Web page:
It is noteworthy that the landlord sought only to enforce the use provision concerning the sale of automobile parts and accessories. It wisely did not attempt to enforce the restriction that the store could be used only as a "Trak Auto Store." That provision would have presented a more difficult issue for the landlord because it would have forbidden assignments even to other companies in the auto supply business. As Judge Michael pointed out, Senator Hatch, in explaining the 1984 amendment to Section 365(b)(3)(C) said that it was not intended to enforce requirements to operate under a specified trade name.
In reaching its decision, the court weighed the potential advantages to the bankruptcy estate of permitting freer assignability of leases against the advantages of honoring Congressional intent and deferring to shopping-center owners' judgments about what is good for their shopping centers. In criticizing the bankruptcy court's decision, the circuit court held: "This analysis overlooks the fact that West Town, the shopping center landlord, made the judgment that an auto parts retailer is important to a successful mix of stores in the center. And, in its lease with Trak Auto, West Town successfully negotiated to have the leased space dedicated to the sale of auto parts. West Town insists that this use restriction be honored by any assignee of Trak Auto, and that is West Town's right under Section 365(b)(3)(C), regardless of market conditions. Section 365 (b)(3)(C) simply does not allow the bankruptcy court or us to modify West Town's 'original bargain with the debtor.' "
The Trak Auto case will undoubtedly become a leading case and will frequently be cited in future battles between bankrupt tenants and shopping center owners. There have been a host of recent major bankruptcies involving such companies as Rickel Home Centers, Bradley Stores, Montgomery Ward, Service Merchandise and Kmart. Many of the issues in those cases would have been decided differently by the Fourth Circuit Court of Appeals.
This case will also be cited by landlords to enforce other common restrictions and obligations which appear in retail leases, such as provisions forbidding alterations or closing of a store without the landlord's consent, and provisions requiring tenants to share profits they may receive on assignment or subleasing. However, tenants will undoubtedly respond that none of those clauses are specifically protected in 365(b) as "a radius, location, use or exclusivity provision."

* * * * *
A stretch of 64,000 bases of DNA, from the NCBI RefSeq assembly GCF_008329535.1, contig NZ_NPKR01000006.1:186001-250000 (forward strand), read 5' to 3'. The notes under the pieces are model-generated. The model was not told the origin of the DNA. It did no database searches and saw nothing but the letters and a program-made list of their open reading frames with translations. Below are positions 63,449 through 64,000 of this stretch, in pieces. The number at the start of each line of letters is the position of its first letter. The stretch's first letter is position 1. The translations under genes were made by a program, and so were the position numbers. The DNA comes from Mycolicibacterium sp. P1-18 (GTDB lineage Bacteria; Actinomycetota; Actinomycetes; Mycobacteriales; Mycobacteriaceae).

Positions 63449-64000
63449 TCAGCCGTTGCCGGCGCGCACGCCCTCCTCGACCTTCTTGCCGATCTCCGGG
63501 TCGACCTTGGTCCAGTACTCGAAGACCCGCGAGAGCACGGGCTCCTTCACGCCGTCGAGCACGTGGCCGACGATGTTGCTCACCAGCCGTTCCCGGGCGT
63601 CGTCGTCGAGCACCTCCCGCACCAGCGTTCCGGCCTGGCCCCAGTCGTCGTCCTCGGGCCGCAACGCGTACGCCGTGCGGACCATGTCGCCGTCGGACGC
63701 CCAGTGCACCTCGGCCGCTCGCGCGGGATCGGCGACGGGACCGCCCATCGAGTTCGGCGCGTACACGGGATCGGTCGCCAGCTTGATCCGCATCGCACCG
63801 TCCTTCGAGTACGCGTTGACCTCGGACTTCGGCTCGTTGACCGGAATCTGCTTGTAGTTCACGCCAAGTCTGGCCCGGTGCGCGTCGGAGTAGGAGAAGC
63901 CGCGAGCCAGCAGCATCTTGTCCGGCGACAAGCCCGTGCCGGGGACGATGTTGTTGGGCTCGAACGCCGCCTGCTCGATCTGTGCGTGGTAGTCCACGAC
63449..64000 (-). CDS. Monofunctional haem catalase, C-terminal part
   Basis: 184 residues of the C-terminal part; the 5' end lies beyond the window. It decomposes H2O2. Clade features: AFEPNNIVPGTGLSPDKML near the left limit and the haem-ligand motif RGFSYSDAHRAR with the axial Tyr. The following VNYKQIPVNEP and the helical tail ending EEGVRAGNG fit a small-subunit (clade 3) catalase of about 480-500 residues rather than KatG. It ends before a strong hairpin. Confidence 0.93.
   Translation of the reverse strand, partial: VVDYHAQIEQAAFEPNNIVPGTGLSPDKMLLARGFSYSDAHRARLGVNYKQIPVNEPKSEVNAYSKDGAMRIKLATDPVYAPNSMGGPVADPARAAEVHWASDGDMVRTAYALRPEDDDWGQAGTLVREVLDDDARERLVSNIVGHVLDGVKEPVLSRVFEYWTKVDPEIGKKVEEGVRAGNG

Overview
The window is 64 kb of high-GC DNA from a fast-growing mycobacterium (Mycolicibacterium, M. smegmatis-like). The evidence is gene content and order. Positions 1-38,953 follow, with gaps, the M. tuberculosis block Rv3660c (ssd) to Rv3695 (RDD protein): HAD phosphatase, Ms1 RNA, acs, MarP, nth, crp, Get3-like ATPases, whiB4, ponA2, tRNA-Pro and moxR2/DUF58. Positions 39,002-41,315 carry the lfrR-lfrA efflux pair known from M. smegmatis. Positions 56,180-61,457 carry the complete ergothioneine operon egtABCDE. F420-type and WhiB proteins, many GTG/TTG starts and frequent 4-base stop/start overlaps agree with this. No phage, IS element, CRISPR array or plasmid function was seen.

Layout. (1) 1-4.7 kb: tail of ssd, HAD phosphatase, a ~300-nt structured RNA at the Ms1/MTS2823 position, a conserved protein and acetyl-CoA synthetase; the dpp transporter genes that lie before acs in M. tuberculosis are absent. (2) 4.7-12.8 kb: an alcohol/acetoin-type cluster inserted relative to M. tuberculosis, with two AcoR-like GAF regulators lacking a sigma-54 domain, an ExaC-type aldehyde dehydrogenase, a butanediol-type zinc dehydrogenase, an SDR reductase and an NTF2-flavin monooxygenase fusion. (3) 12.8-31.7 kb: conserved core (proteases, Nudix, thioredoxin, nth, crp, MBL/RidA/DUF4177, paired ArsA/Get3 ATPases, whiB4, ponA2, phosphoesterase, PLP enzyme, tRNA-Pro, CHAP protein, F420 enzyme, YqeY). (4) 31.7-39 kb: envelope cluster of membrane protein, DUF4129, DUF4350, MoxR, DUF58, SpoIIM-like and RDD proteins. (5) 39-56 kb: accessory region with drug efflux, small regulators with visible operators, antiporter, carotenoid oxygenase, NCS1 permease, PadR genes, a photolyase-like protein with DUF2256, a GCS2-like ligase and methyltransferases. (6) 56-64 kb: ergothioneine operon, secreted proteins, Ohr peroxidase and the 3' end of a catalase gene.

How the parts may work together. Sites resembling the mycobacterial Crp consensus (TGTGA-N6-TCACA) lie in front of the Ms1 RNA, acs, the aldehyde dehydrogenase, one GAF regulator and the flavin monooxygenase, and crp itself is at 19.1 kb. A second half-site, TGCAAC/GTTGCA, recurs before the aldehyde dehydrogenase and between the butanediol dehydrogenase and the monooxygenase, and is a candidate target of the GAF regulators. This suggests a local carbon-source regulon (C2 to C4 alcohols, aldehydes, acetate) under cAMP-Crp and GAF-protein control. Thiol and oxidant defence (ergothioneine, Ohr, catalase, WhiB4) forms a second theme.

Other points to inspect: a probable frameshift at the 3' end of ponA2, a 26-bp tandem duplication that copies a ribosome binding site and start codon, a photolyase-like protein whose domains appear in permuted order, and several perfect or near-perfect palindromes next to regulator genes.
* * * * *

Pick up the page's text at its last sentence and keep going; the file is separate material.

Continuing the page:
The case will also undercut a recent trend to commerce in what are sometimes called "designation rights" in shopping center bankruptcy cases. Those sales, often involving tenants with dozens of shopping center sites, are often structured as auction sales of rights to a number of retail stores.
When a debtor sells these designation rights, sometimes for millions of dollars, it typically transfers to the purchaser of these rights the exclusive right to select and designate which of the leases may be assumed and assigned and to whom, and which ones are to be excluded from these transactions. The successful bidder is usually given a period of time within which to market these leases to other buyers, and the profits are then split based on some negotiated arrangement between the debtor and the bidder. Obviously, these rights become more valuable if the leases can be assigned free of the lease restrictions and other limits that have often been carefully negotiated in the leases by the shopping center owners. While the Trak decision will undoubtedly please landlords, it will strike a blow against those companies that deal in these designation rights.
While some of the opinions in the bankruptcies listed earlier may be distinguishable in their facts, the Trak opinion presents a different perspective on Congressional intent than these other cases. For example, in the often-cited case of Rickel Home Centers, Inc., 240 B.R. 826 (D.C. Del. 1998), the bankruptcy court overrode a use requirement for a "Rickel's type home improvement store," and permitted the assignee, Staples, to subdivide the space and use it for retail sale of office supplies. The court characterized the restriction as a "de facto anti-assignment clause," because market conditions were such that these type centers would become "obsolete," or at least would struggle to compete against stores like Home Depot. Essentially, the court bought Rickel's argument that its type of operation was no longer feasible. It appears that the Fourth Circuit Court of Appeals would have come to the opposite conclusion on those facts.
The message of Trak is clear. Bankruptcy courts cannot invalidate use restrictions merely because another use will be more valuable, or even if the court determines that the tenant has not been able to find anyone interested in occupying the space for the required use. It seems that the landlord's choice of tenant mix in a shopping center lease must be honored, whether or not it is a wise choice by the owner, or even whether it is presently feasible because of changes in market conditions